This populous region near the nation’s capital ranked 16th for high ozone days out of 228 metropolitan areas, 69th for 24-hour particle pollution out of 217 metropolitan areas and 43rd for annual particle pollution out of 203 metropolitan areas.

Lung diseases are prevalent. There are 202,582 cases of pediatric asthma and 709,893 cases of adult asthma. Additionally, there were 765,846 cases of diabetes.

15. El Centro, California

This Southern California town near the Arizona border ranked 15th for high ozone days out of 228 metropolitan areas, 14th for 24-hour particle pollution out of 217 metropolitan areas and eighth for annual particle pollution out of 203 metropolitan areas. There are 10,265 cases of adult asthma and 3,245 cases of pediatric asthma for a population of just 182,830.

14. Salt Lake City-Provo-Orem, Utah

This high desert area of Utah ranked 14th for high ozone days out of 228 metropolitan areas, eighth for 24-hour particle pollution out of 217 metropolitan areas and 72nd for annual particle pollution out of 203 metropolitan areas. Related diseases are prevalent in this population of just over 2.5 million people, with 102,957 cases of cardiovascular disease and 121,102 cases of diabetes.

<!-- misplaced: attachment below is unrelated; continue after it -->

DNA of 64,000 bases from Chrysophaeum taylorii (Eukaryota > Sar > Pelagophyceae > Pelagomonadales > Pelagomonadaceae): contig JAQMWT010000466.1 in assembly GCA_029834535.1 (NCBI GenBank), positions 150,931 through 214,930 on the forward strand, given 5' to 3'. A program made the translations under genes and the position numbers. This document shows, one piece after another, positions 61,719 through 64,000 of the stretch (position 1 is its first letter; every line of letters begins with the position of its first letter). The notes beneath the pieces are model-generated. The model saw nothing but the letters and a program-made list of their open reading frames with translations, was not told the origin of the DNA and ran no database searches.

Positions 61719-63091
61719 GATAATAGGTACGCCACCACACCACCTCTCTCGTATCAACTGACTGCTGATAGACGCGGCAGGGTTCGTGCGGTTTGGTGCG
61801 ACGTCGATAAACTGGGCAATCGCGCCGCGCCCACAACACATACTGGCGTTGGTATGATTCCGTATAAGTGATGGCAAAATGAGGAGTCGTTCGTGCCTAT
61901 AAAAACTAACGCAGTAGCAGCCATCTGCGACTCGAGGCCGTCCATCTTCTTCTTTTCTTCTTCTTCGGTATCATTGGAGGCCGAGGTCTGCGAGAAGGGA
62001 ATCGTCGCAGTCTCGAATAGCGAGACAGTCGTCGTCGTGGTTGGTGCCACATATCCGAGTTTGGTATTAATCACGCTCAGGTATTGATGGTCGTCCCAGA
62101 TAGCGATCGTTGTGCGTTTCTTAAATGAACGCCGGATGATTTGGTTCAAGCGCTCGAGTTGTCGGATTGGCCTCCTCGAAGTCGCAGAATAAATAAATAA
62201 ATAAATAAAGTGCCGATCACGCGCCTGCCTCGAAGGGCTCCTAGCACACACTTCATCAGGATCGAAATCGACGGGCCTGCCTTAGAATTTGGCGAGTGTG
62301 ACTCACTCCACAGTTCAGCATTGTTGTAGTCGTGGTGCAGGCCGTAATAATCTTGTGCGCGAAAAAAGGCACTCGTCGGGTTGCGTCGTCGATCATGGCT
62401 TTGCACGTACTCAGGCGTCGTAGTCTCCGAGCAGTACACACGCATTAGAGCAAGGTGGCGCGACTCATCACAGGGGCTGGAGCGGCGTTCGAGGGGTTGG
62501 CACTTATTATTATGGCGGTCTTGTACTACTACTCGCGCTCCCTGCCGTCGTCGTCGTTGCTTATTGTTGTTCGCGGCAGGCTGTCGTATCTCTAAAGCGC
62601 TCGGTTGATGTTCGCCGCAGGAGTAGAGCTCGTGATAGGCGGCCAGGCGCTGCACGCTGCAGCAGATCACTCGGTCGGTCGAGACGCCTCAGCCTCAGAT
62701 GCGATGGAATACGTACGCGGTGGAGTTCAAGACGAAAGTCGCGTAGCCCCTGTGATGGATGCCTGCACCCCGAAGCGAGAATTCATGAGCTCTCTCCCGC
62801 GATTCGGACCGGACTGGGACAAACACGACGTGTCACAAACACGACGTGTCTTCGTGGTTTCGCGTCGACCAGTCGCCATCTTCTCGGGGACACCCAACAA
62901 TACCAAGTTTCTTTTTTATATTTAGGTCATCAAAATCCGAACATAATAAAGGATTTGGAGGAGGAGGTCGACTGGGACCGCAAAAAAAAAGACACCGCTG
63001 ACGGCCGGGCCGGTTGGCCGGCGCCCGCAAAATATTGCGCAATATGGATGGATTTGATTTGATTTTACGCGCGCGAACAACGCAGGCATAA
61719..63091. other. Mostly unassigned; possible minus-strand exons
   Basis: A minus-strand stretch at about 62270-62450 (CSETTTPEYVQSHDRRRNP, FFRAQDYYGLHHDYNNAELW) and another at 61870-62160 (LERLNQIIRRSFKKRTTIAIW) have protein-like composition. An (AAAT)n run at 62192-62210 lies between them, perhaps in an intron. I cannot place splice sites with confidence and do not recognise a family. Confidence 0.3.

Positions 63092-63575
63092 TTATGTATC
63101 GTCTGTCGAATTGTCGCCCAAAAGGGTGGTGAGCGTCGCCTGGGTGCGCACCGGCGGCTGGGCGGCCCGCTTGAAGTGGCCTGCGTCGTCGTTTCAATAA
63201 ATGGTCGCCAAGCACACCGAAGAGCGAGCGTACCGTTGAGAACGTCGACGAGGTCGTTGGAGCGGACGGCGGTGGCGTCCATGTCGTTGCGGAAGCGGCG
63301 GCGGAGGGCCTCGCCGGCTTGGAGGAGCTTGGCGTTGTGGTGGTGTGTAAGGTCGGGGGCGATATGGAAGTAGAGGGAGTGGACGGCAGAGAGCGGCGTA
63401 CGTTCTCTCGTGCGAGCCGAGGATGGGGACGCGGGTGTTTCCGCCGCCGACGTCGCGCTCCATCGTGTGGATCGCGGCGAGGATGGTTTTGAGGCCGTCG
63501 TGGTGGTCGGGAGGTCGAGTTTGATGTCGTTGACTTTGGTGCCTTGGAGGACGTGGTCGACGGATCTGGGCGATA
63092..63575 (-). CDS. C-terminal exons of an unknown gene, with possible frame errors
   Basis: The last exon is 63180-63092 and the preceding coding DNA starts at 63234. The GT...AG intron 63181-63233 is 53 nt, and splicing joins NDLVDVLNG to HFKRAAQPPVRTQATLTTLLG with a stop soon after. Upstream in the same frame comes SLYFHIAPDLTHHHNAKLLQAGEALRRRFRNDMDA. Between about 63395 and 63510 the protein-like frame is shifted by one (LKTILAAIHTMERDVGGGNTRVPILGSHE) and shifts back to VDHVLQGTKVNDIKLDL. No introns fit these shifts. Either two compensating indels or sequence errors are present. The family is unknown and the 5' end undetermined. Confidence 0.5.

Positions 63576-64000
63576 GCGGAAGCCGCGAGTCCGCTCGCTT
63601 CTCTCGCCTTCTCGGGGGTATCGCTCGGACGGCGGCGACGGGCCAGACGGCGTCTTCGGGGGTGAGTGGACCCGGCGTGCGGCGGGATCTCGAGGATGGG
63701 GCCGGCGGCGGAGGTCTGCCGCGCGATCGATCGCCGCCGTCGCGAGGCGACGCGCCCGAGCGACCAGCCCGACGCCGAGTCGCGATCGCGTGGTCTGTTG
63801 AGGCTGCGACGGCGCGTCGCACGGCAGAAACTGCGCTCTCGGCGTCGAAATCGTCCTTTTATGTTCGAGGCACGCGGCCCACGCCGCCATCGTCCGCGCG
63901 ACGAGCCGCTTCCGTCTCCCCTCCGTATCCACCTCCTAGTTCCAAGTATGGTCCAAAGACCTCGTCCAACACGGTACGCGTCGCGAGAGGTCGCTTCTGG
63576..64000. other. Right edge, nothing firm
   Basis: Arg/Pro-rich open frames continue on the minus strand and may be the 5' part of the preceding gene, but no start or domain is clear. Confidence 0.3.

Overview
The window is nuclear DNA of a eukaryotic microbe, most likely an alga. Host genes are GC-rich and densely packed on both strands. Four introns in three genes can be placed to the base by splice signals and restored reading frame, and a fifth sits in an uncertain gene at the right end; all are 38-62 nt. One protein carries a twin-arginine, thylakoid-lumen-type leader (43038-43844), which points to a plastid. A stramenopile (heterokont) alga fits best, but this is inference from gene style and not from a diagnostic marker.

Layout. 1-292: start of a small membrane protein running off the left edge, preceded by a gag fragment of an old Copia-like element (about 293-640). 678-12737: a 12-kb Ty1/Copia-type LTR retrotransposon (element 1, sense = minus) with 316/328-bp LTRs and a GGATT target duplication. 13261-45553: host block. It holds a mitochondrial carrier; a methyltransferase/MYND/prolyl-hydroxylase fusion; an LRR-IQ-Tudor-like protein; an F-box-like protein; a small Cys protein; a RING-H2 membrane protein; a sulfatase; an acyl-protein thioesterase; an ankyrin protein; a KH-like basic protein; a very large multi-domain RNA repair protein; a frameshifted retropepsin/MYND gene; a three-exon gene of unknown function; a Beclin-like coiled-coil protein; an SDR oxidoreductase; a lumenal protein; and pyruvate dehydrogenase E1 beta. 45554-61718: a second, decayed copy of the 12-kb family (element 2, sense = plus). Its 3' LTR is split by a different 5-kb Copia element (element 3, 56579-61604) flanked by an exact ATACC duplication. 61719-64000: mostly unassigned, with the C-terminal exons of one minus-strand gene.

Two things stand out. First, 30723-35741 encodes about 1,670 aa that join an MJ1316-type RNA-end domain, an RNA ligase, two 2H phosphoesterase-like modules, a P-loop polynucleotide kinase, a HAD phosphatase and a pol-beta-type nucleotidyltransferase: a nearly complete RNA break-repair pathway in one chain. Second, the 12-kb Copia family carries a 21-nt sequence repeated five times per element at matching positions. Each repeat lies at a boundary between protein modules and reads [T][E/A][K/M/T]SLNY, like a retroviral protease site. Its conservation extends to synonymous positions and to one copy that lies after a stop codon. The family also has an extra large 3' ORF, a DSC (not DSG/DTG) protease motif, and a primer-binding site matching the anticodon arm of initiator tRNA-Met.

13. Las Vegas-Henderson, Nevada

Las Vegas is not only known for its famous strip but also its poor air quality. The area ranked 13th for high ozone days out of 228 metropolitan areas, 27th for 24-hour particle pollution out of 217 metropolitan areas and 26th for annual particle pollution out of 203 metropolitan areas.

Lung conditions abound in this population of just over 2.2 million people. There are 180,575 cases of adult asthma, 118,876 cases of COPD, 40,464 cases of pediatric asthma and 1,046 cases of lung cancer.

12. Denver-Aurora, Colorado

The skies may look clear in this region of Colorado, but the same can’t always be said for its air quality. The region ranked 12th for high ozone days out of 228 metropolitan areas, 32nd for 24-hour particle pollution out of 217 metropolitan areas and 86th for annual particle pollution out of 203 metropolitan areas. Adult asthma cases are especially high: 253,102, for a population of 3.5 million people. Diabetes cases are also high at 193,027.

11. Redding-Red Bluff, California

This Northern California region ranked 11th for high ozone days out of 228 metropolitan areas, 58th for 24-hour particle pollution out of 217 metropolitan areas and 172nd for annual particle pollution out of 203 metropolitan areas.

With a relatively small population of only 243,847 people, lung conditions are quite prevalent. Adult asthma cases are at 15,276 and COPD cases are at 9,848.